Placing this into the context of Montero & Lundby’s paper, we can see that non-response is typically present in a specific variable following a uniform training programme. With an increase in variables measured, there is a decrease in non-responders, such that we might reasonably expect that everyone will show improvements to exercise, but these improvements will be varied across many different measures. Montero & Lundby themselves had subjects who did exhibit exercise non-response following the initial exercise intervention, so to call exercise non-response a myth is perhaps a step too far.
All Individuals Are Responders
What is clear from the emerging research is that non-response can be completely mitigated by altering variables associated with training programme design. These include exercise intensity, exercise modality, and frequency. Regarding intensity, Ross et al. (2015) found that increasing the intensity of aerobic exercise from 50% VO2peak to 75% VO2peak eliminated exercise non-response. Karavirta et al. (2011) randomised subjects into four exercise groups; endurance training only, strength training only, concurrent strength and endurance training, and a control group. All groups exhibited large ranges in exercise response, with improvements in VO2peak ranging from -10 to +60% in the endurance trained group, and MVC improvements ranging from -15 to +60% in the strength trained group. But it is the strength and endurance trained group where the crucial data lies; although some subjects saw a negative training response in either VO2peak or MVC, not a single subject saw a negative response in both. In addition, no subject was in the highest quintile of improvement for both VO2peak and MVC. This suggests that a change in exercise modality can also eliminate exercise non-response; individuals tend not to be global non-responders to exercise, merely don’t respond to a specific stimulus. Finally, as Montero & Lundby illustrate, increases in exercise frequency can eliminate non-response.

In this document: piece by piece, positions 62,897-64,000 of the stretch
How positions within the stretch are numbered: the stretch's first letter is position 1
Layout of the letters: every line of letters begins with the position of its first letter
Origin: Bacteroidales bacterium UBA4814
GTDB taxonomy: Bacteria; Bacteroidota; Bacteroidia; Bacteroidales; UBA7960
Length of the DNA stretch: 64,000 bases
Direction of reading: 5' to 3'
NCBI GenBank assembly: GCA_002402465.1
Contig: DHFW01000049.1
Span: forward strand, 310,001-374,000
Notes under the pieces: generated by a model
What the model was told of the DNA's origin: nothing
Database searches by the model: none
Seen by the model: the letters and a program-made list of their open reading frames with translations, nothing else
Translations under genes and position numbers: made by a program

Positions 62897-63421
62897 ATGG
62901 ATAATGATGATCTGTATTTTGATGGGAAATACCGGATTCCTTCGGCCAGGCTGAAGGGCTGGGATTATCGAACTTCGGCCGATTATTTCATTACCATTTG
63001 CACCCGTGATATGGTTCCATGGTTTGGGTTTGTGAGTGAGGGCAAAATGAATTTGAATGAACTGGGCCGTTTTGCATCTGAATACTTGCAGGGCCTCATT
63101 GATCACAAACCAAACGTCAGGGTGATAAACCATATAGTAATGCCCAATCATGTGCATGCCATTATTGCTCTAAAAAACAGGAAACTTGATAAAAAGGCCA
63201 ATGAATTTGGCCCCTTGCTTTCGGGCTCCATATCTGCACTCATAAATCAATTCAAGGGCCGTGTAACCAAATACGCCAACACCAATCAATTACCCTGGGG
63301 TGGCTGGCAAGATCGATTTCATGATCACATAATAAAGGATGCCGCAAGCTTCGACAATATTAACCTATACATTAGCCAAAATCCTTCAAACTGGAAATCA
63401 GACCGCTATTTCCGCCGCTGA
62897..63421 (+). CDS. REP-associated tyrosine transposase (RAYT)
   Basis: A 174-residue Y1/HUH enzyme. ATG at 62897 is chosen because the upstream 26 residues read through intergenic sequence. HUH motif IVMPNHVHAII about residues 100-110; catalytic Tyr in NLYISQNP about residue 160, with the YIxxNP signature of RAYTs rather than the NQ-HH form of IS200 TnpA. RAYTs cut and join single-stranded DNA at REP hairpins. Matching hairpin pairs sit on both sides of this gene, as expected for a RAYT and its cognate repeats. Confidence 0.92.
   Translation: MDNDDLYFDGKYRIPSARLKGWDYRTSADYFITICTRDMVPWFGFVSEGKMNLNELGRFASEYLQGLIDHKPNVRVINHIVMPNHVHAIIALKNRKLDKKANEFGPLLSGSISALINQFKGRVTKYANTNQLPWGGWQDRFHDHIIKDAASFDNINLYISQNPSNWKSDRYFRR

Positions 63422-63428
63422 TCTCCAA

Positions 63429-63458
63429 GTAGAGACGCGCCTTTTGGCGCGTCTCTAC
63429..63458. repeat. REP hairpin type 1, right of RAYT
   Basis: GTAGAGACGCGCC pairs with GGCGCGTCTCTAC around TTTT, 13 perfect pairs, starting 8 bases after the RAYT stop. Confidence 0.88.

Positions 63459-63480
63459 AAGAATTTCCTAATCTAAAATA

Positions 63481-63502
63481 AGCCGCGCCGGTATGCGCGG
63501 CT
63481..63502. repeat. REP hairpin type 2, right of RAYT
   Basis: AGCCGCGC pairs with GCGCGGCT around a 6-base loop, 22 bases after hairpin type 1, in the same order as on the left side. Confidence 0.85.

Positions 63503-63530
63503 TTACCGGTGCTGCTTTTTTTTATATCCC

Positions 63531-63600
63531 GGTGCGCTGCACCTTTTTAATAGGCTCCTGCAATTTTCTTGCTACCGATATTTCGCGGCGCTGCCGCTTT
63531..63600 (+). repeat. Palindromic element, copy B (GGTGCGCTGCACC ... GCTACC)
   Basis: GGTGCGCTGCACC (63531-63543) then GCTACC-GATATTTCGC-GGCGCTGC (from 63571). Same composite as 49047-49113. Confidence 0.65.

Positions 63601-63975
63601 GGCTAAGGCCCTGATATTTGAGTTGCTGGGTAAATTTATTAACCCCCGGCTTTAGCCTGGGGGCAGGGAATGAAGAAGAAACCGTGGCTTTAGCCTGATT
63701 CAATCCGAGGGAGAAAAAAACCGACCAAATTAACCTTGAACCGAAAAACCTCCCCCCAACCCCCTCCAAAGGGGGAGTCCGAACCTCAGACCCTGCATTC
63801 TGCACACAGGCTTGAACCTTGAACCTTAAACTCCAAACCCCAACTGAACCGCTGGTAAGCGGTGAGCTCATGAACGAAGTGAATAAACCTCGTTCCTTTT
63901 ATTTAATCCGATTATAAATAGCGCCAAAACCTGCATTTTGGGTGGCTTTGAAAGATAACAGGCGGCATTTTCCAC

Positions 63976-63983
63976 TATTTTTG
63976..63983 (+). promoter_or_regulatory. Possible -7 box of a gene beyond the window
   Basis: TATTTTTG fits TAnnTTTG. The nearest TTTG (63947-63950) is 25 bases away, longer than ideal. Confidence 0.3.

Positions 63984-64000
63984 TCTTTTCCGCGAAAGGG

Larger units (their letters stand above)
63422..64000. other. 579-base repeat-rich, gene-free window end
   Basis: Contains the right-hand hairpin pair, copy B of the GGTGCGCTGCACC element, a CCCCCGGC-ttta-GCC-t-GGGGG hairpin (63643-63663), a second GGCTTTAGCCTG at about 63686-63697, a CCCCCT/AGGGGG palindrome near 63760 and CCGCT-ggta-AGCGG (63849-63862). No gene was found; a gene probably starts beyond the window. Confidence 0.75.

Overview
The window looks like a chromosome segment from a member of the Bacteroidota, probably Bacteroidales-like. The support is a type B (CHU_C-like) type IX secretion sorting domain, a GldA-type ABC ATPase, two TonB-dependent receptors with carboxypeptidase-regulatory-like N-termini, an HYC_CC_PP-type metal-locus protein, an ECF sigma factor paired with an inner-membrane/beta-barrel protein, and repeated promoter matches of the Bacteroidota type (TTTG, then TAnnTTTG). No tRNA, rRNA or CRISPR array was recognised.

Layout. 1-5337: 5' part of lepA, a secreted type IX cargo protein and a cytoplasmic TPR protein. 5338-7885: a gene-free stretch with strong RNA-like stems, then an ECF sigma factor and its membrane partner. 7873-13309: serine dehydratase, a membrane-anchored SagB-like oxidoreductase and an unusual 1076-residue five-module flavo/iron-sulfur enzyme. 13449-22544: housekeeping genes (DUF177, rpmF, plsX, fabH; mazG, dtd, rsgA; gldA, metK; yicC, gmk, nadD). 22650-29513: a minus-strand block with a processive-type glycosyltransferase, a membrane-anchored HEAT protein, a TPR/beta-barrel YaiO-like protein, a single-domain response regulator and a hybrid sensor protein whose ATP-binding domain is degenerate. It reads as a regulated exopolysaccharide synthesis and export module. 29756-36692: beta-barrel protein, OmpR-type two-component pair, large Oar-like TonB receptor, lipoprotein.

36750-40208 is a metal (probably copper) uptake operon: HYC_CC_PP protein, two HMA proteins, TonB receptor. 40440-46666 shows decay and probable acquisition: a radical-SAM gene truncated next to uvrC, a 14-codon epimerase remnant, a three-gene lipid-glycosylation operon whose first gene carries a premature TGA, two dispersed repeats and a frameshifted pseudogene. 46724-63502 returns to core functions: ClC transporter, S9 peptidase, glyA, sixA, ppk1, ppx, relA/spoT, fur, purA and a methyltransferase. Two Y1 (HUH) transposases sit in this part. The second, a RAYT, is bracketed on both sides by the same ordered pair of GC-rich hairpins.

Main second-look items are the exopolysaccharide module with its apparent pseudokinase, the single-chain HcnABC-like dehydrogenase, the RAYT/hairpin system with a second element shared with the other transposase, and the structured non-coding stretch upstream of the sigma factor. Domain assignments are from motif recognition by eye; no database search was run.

Transforming Non-Responders Into Responders
In conclusion, when subjected to a standard exercise intervention, a small subgroup of individuals exhibit no improvement in a measured variable. These individuals would commonly be labelled as non-responders. However, by evaluating a greater number of variables, or by manipulating the training programme through alterations in intensity, frequency, or modality, it seems that all individuals can show improvements following exercise. We might, therefore, be better off stating that people “did not respond”, as opposed to labelling them as “non-responders”, because it seems clear that given a different training programme, they would show a positive response.
This is good news, and now means that non-response to an exercise programme is the start of a conversation between patient and practitioner (or athlete and coach) as to how to improve, as opposed to a negative finding. Simply put, if you’re no longer seeing improvements with exercise, change it up by altering exercise intensity, volume, duration, or even type. Coaches likely already know that if they give exactly the same training programme to a group of athletes, there will be a large range in improvements; some will see big improvements, most will see a “normal” improvement, and some will see no improvement. What tends to happen is the coach will then change the training for those athletes who saw a smaller improvement. What this study shows quite nicely is that the change doesn’t have to be huge; it can be as subtle as a change in training frequency or volume, or as previous studies have suggested, a change in intensity. We can therefore view non-response in our athletes as a programming issue, as opposed to a genetic limitation; we just need to find what works for each person and they can maximise the improvements they see from exercise.Non-response can be viewed as a programming issue rather than a genetic limitation. @craig100m Click To Tweet